When it comes to creative advertising potential, it's hard to beat a game like SimCity. In most titles, the idea of in-game advertising makes little sense. Sarah Kerrigan doesn't shop at Victoria's Secret, Booker DeWitt is an unlikely fan of Coca-Cola, and the post-apocalyptic setting of Metro 2033 isn't exactly prime McDonald's turf. But SimCity? SimCity
is a game where it makes perfect sense to integrate real-world brands and buildings. A city filled with familiar logos and advertising is a city that more closely resembles the real world.
That's undoubtedly why EA decided to partner with Crest Toothpaste. Yes, toothpaste. And not for in-game advertising, either. The Nissan Leaf DLC that the company launched a few weeks back at least made sense in some context; EV charging stations are going to be an increasingly common site in cities in the future, and the Nissan partnership was a nice touch. But the five new SimCity Attractions that the company added in the Crest partnership boggle the mind
To quote: "There are five attractions: Giant Garden Gnome, Dolly the Dinosaur, Llarry the Llama, MaxisMan Statue and the World’s Largest Ball of Twine. Each attraction adds happiness and will also act as a tourist destination in your city. You will have a choice of redeeming the Attractions Set, The Sims Social SimCash, or a $5-off coupon for Origin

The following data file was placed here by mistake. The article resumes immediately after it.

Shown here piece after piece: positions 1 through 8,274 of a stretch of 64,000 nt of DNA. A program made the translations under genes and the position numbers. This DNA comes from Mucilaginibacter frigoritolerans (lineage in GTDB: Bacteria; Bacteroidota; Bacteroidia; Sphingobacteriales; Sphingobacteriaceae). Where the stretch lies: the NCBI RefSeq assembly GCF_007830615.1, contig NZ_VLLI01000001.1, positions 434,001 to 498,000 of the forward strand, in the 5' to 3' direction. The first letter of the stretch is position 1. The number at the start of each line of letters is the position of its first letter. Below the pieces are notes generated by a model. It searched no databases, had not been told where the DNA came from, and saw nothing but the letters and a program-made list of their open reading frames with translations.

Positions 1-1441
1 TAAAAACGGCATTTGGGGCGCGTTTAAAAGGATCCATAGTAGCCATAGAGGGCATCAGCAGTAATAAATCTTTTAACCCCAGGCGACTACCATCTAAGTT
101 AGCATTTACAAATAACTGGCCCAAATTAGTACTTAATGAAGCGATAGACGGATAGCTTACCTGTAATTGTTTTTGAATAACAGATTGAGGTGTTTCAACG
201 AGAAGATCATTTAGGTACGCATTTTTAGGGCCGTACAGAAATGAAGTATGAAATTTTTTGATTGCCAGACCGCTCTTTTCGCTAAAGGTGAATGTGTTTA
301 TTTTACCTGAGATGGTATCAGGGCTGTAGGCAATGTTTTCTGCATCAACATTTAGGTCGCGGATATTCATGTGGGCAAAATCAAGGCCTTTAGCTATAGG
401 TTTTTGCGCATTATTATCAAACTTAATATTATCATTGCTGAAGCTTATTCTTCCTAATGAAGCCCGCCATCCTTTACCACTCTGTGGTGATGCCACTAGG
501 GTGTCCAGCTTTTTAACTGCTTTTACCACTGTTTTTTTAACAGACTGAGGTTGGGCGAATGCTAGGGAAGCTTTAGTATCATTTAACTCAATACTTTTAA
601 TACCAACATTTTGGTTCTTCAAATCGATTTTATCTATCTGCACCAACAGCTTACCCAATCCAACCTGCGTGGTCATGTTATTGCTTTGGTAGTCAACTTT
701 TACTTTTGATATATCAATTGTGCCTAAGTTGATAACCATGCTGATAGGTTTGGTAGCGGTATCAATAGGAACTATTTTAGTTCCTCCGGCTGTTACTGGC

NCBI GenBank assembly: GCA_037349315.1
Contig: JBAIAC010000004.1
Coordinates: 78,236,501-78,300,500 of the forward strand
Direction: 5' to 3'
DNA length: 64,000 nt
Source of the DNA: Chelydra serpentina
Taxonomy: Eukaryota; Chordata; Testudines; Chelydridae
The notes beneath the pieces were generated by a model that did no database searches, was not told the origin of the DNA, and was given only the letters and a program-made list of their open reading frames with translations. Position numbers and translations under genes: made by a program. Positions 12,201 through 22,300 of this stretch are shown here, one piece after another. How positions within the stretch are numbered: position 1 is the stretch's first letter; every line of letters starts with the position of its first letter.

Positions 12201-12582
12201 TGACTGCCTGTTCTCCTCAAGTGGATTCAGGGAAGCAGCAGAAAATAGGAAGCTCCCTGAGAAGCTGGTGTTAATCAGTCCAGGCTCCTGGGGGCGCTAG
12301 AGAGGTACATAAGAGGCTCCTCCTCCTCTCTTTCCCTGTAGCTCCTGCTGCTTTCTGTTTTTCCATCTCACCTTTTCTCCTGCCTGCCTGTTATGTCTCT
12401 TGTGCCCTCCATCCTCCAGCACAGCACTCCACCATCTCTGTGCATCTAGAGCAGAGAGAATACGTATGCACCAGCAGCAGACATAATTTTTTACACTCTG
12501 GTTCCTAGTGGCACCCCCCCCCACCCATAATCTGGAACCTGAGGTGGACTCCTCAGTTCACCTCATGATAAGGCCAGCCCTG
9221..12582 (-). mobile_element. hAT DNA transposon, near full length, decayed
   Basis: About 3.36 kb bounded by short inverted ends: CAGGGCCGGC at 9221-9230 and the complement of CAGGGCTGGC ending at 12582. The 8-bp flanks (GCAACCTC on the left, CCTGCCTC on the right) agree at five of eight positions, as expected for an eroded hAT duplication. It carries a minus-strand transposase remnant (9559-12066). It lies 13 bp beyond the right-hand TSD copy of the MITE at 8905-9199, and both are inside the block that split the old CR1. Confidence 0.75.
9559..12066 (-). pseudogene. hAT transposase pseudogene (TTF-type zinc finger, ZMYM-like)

... There is no in-game charge for the Attractions Set; however, you will need to purchase a specially marked Crest or Oral-B product in order to redeem the code."
This is clever marketing at its finest. In one swoop, EA has bracketed the untapped potential of gamers who care about dental hygiene.
The Nissan Leaf DLC
generated some hate, since gamers were unhappy with the idea that EA had put resources into developing DLCs when the core game was in such rough shape. The DLCs are so minor that this isn't much of an argument, but the choice of business partners
Crest Toothpaste? There are other companies we'd prefer to see take up this role. In fact, we'd prefer to see most
other companies take up this role. Brushing one's teeth is pretty awesome, but it doesn't exactly make a city feel like home.
PS -- the "Giant Garden Gnome" is totally a real-world thing. You're welcome.